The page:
U.S. Border Extends to Dubai to Cut Passport-Check WaitDeena Kamel Yousef, Kari Lundgren and Jeff Plungis
A U.S. border checkpoint located a day’s flight from New York in the Arabian desert promises to become an oasis for weary travelers heading for the States.
U.S. Customs and Border Protection opened an Abu Dhabi base on Jan. 24, the first in the Middle East and the second outside the Americas after Ireland. Another post is planned in Dubai within a year as part of a push to combat terror threats before would-be perpetrators even board a plane that will also fast-track travelers through a routinely arduous entry process.
The U.S. drive to tighten immigration security with overseas posts stands to deliver an advantage to Emirates and other fast-growing Persian Gulf carriers because the overseas checks can shave hours from border crossings at major U.S. gateways, the typically vexing finale to a long-distance trip. Passengers in Abu Dhabi can instead make use of the dead time between flights to complete the process, enhancing the allure of the luxurious Gulf airports as global travel hubs.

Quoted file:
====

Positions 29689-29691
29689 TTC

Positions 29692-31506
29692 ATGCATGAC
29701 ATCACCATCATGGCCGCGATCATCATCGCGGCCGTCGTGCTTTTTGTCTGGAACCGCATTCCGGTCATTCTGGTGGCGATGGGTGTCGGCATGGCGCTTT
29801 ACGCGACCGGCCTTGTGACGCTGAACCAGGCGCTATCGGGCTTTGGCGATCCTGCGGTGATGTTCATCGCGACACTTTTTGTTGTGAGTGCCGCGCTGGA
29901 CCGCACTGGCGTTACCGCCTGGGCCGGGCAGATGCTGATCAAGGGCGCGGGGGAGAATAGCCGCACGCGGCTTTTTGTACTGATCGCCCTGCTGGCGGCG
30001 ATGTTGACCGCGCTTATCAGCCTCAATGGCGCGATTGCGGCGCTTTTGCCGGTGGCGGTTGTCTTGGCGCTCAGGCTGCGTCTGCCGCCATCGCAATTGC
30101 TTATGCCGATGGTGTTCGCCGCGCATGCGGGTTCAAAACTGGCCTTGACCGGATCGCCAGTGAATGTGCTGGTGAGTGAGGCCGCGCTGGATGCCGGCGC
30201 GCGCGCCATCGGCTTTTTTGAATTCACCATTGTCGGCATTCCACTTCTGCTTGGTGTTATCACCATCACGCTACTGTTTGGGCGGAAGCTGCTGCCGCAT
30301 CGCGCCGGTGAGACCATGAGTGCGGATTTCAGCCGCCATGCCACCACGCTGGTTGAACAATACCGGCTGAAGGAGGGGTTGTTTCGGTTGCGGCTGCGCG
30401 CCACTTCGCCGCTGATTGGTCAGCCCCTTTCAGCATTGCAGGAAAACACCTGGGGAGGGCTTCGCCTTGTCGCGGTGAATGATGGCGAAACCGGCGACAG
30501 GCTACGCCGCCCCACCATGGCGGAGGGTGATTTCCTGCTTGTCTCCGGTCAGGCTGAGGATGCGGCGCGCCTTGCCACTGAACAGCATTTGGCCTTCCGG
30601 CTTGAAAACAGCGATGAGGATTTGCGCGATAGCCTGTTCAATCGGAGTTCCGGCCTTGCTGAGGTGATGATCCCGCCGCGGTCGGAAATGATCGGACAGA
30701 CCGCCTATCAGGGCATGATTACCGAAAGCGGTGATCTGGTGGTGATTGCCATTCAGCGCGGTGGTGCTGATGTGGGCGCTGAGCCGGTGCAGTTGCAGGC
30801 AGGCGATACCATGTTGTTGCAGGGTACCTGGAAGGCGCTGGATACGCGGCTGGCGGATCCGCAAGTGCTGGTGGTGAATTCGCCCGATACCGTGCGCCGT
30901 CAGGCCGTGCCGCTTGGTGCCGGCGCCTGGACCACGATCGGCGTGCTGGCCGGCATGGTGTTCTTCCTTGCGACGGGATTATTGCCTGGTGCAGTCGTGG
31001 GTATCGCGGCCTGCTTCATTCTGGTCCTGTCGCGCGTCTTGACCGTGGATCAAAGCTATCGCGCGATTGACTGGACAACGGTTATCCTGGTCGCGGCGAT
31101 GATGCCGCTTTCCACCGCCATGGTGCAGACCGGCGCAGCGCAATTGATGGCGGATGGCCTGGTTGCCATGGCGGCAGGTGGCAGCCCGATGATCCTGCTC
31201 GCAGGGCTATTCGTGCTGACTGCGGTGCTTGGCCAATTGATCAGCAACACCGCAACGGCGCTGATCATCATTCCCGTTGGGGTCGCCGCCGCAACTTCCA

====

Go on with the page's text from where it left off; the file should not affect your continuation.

“The flight is long and you get exhausted, and then you wait there for hours,” said Sahar Riaz, 17, a student who travels from Dubai to the U.S. as many as three times a year to visit her sister in New York. “It’s much more convenient to finish everything from here because you’re not as tired as you would be when you arrive in the U.S.”
Convenience vs Jobs
Travelers can stand in line for 4 1/2 hours at John F. Kennedy International Airport, the U.S. Travel Association said Sept. 18.
By contrast, transferring to a New York-bound plane in Dublin can take as little as 1 hour 15 minutes. Ireland has enjoyed special pre-clearance rights for decades as a legacy of the early years of intercontinental travel, when U.S.-Europe flights refueled there.
The U.S. Air Line Pilots Association says convenience shouldn’t be the chief consideration after security, and that the United Arab Emirates agreement puts American jobs at risk. Terms of the accord mean it will bear 85 percent of the cost of facilities while handing full legal authority to the U.S.,